After months of masking and social distancing, her first dinner with two others felt weird.
“The whole time, it didn’t feel quite real almost,” Hodges said. They were eating together, unmasked. It was a simple meal, and what she enjoyed most was being able to see other people’s faces.
While Hodges said she isn’t comfortable going out to eat just yet, she said she’s really looking forward to getting back to restaurants once vaccines become widespread across the state.
She also traveled to Anchorage recently, and said she’s looking forward to more travel in the future.
Dr. Bruce Chandler with the Anchorage Health Department
Dr. Bruce Chandler, a medical officer with Anchorage Health Department, said that his work at the health department means he’s always aware of which clusters of COVID-19 are going around the city, and that hyperawareness makes him extra cautious — even though he’s now fully vaccinated.
“We’ve still got a lot of COVID moving around through the community,” he said. “But I will say that probably for the last nine months, I’ve been primarily living through Walmart and Fred Meyer curbside pickup, and really avoiding anything else. Now I’ve got my courage up, and I can go into Costco and buy cat food and kitty litter.”
Chandler says he’s an introvert, so in some ways, he hasn’t missed too much over the last year.
Still: “I felt a big sense of relief when I got the first shot, a potentially life-changing event,” he said. “It’s been a very, very stressful year for many, many people. Getting vaccinated takes some of that stress away.”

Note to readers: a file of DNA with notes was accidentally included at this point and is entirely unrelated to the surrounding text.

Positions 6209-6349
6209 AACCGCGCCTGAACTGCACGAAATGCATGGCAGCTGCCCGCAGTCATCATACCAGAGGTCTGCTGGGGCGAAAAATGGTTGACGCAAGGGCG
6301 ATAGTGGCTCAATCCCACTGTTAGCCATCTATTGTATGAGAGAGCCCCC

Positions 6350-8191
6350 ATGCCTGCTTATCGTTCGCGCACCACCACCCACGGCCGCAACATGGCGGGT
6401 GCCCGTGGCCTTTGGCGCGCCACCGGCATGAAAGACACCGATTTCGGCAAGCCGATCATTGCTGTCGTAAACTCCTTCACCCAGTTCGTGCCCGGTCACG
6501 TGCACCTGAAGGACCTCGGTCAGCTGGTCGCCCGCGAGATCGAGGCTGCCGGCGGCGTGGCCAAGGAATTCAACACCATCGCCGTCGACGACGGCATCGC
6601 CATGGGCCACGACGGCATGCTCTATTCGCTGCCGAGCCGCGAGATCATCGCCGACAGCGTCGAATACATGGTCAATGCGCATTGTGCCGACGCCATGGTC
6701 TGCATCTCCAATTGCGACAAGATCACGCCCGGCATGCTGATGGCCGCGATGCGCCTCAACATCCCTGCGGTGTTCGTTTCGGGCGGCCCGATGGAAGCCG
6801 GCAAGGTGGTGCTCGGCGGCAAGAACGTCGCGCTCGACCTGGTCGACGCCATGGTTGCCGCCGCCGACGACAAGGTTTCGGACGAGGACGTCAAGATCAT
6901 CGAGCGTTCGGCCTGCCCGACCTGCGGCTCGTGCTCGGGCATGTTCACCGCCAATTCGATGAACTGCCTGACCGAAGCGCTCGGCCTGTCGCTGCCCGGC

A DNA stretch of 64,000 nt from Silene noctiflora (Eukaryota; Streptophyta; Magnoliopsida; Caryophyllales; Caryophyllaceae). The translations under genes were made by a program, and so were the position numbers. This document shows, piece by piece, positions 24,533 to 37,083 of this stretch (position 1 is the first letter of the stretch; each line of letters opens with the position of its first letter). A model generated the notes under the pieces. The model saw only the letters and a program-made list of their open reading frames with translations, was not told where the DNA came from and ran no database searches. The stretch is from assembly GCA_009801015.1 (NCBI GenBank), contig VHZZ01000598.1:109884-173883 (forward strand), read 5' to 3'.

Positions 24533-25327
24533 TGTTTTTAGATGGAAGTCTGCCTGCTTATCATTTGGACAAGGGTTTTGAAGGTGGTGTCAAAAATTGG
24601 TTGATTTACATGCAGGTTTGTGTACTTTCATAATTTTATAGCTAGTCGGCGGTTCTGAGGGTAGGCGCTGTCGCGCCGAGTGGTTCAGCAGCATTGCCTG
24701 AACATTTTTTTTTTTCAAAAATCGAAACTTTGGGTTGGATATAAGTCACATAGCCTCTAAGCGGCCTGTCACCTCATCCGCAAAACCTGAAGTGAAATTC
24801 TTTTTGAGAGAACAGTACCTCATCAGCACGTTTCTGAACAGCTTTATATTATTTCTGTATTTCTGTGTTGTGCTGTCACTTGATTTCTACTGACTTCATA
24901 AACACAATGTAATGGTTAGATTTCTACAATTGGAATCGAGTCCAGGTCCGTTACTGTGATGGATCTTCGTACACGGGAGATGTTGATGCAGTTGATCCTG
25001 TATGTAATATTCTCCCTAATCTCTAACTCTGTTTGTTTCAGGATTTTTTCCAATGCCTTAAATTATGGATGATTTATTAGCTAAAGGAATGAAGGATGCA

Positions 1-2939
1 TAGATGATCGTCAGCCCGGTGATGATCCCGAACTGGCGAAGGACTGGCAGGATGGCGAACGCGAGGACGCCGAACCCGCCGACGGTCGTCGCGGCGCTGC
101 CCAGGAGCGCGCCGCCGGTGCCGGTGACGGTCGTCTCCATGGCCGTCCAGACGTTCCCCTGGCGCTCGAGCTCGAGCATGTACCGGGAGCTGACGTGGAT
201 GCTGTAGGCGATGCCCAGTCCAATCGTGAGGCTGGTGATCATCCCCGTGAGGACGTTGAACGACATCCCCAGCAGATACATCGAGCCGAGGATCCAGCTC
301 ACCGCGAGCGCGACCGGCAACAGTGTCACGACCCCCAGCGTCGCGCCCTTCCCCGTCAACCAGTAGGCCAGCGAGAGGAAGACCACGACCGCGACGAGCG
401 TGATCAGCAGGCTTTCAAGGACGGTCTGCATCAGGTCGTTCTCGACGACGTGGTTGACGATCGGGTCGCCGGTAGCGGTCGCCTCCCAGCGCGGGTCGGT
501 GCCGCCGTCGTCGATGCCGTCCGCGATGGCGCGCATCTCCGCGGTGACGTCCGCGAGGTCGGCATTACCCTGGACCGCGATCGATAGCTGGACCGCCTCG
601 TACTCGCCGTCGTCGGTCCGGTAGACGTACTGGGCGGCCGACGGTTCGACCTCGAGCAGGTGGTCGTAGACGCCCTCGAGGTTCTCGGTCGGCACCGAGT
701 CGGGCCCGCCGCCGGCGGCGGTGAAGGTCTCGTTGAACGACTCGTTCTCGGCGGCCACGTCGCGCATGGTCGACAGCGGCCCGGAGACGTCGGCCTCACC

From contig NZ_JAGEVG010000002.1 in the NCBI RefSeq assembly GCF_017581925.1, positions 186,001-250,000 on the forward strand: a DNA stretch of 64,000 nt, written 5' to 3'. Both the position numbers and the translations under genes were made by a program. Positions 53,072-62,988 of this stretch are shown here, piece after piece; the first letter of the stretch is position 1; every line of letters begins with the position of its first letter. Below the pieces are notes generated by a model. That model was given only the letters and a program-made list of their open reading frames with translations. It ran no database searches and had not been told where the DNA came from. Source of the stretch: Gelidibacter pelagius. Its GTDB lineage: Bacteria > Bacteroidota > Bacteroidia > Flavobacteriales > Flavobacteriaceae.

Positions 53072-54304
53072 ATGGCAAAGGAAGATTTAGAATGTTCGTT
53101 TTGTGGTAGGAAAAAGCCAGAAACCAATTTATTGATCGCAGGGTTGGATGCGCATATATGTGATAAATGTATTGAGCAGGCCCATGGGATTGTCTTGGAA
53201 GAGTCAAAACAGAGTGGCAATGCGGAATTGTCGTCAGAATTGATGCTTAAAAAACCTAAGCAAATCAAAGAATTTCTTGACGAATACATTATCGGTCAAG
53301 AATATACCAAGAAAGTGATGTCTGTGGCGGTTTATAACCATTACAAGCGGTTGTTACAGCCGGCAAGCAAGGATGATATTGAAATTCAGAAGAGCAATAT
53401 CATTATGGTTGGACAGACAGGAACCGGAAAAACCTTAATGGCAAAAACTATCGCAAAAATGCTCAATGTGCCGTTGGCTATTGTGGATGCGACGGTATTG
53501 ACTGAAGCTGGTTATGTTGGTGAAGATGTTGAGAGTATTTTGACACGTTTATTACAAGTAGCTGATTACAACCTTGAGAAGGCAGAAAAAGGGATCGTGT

Although Chandler himself hasn’t felt the need to dine in at a restaurant, he was asked recently whether a group of younger people who have all been vaccinated can feel good about going out for a pizza.
“I think that’s a reasonable thing for people to do,” given how well the currently available vaccines protect against severe illness, he said.
Chandler said he’s still waiting for the CDC to clarify whether their guidance applies to a workplace, or a health care institution, where all employees are fully vaccinated. His overall stance is for Alaskans to err on the careful side for a little while longer until more Alaskans are vaccinated and less virus is circulating.
“Even as we return to regular life, it’s good to still be cautious,” he said. “It’s not over yet, but we’re looking a lot better than we were in November.”